When I was eighteen, I was fortunate to have two songs that I wrote recorded by The Del Vikings. They were a top group having just come off two big hits, Come Go With Me and Whispering Bells. Because of that, I was able to get a job sweeping floors and shipping orders for a record company. But, I was now in the record business.
Six months later, I got promoted. I became our company’s regional sales and promotion rep for acts like Buddy Holly and The Crickets, Jackie Wilson and a host of other great acts. I was getting paid for doing what I loved.
In 1963, I was promoted again and became the manager of the record distribution company and because of my position, I came across an act that hardly anyone in the US knew, called The Beatles.
The Beatles had two records on Vee-Jay, Please Please Me and their second release wasFrom Me to You. Later that year, a third song on Swan Records called She Loves You was released. In 1963 none of these records received much play or sales in America, even though they were big sellers in England. People in the US just didn’t think singers from England made good records and paid little attention.
Through my position in the record business, I heard their songs and was immediately convinced before anyone else, they were going to be big. I wanted to bring them into the Civic Arena in Pittsburgh for a concert. The problem that I faced was that the William Morris agency in New York didn’t know how to contact them. When they finally learned who represented the act, the GAC Agency in New York beat them to it and signed the act for US representation.
Even though I might have been one of the first in the US to want to bring The Beatles in to do a concert, by now everyone knew of them and wanted to do the same. Their first record in the US, Please Please Me, was released on February 7, 1963 and didn’t mean anything as well as their second release From Me To You which was released by Swan Records on May 11. Still, I was convinced of their star potential when most people never heard of them.
In all the years that I have been in the music business, I have never witnessed anything like The Beatles sudden rise to fame in the US. Although it wasn’t, it seemed like it was an overnight success. One day no one knew who The Beatles were, and suddenly someone turned the switch on and WOW, there they were! Now everyone wanted them and couldn’t get enough. The people had to know every little detail and wanted all of their music. Those records that sat around for most of the year now were in demand, especially I Want to Hold Your Hand which was released on December 27, 1963 and only on an LP on Capitol.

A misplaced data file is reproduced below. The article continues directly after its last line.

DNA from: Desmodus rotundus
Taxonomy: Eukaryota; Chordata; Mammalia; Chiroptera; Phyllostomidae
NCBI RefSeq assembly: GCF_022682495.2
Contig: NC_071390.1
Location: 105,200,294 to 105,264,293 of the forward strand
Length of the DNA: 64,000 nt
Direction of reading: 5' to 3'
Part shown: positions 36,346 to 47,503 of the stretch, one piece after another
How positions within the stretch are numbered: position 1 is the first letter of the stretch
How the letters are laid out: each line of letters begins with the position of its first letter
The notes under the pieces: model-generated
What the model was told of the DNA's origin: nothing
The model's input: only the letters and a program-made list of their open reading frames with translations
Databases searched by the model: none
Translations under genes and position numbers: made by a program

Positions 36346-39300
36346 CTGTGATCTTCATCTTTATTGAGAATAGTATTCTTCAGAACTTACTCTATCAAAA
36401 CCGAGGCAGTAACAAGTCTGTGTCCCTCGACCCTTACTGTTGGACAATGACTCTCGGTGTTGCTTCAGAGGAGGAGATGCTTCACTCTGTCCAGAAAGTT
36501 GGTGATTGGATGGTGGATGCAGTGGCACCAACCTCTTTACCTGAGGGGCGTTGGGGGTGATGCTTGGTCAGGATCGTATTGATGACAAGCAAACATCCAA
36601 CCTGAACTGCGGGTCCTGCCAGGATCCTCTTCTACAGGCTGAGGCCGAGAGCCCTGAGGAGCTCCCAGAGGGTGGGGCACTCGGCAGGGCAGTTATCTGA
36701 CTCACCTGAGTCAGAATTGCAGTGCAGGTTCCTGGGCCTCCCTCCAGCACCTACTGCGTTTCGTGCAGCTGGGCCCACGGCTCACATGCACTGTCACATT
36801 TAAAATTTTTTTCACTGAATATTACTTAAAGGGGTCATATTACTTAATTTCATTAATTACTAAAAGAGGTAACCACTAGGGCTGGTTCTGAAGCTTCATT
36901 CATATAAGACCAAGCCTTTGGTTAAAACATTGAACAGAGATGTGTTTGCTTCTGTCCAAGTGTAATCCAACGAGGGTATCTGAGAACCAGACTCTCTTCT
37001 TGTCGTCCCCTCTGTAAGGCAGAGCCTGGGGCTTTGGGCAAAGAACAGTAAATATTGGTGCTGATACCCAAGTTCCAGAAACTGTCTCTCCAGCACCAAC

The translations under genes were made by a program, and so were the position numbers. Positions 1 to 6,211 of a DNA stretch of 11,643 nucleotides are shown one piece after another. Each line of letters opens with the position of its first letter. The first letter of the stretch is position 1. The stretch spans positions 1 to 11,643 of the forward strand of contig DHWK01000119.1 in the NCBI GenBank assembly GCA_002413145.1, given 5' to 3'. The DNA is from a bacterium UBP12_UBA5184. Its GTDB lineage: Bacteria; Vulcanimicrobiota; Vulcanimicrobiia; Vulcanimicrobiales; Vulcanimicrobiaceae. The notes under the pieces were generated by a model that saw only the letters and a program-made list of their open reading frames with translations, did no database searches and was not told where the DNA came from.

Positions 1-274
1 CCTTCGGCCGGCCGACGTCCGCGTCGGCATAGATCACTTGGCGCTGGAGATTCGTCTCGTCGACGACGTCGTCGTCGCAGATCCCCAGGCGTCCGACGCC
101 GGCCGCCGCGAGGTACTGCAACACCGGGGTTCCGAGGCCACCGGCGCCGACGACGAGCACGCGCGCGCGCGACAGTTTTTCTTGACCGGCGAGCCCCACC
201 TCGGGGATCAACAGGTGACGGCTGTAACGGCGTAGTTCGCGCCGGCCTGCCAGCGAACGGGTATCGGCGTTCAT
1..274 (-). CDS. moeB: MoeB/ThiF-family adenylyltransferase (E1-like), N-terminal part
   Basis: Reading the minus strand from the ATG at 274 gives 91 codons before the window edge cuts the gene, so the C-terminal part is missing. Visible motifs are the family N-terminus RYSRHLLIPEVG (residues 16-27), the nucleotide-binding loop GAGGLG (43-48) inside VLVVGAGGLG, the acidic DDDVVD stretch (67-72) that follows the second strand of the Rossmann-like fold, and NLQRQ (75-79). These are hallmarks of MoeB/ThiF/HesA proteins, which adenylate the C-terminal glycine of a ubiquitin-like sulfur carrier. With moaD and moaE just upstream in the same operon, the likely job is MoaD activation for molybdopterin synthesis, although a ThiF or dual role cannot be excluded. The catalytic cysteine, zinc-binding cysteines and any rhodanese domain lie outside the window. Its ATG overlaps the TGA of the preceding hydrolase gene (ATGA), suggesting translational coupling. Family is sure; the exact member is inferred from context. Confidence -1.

Being persistent, my partner Tim Tormey, who I worked for in the record business and I got the date for the Civic Arena. The date was set for September 14, 1964 … exactly 49 years ago.
Obviously, next year September 14, 2014 will be the 50th anniversary of that date. I would like to memorialize that historic date by presenting a tribute version of the show. On that stage fifty years ago was The Bill Black Combo, The Exciters, who had a hit called Tell Him,Clarence “Frogman” Henry who had a hit called Ain’t Got No Home, and Jackie DeShannon who is most known for, What the World Needs Now and Put a Little Love in Your Heart.
I am thinking about producing a show for that date next year but, the question is, what type of show to present? There are many “tribute” Beatles bands. That is a must. But I was also thinking of having “Tribute” acts of the singers who most influenced The Beatles in the early mid-fifties on like Elvis, Buddy Holly, Little Richard, Chuck Berry, Jerry Lee Lewis, The Everly Brothers, Carl Perkins, Gene Vincent, and a host of others. I’m sure you have some of your favorites. We could have all of these “Tribute” acts as opening acts to a Beatles “Tribute” act who would close the show.
After I did all of this thinking, I came up with this idea … Why not write a musical based on the first chapter of my forthcoming book called Hard Days, Hard Nights. I have just completed the book and am currently seeking publication. It’s a memoir about my life in the concert business working with artists like The Beatles, The Rolling Stones, Janis Joplin, The Doors, and many more big acts.
The musical would tell the story of how John Lennon formed The Beatles and the challenges and conflicts that I had to overcome to bring the act in for a concert. I would use all the music that influenced The Beatles by bringing in “Tribute” acts or have actors who could act the parts as well as play and sing.
I have begun writing the script for this musical. If you have ever written a book or attempted to, you know there is such a thing as writer’s block, which I am currently experiencing. But, I am confident that I can deliver the script.
I’d love to hear your suggestions about this exciting idea.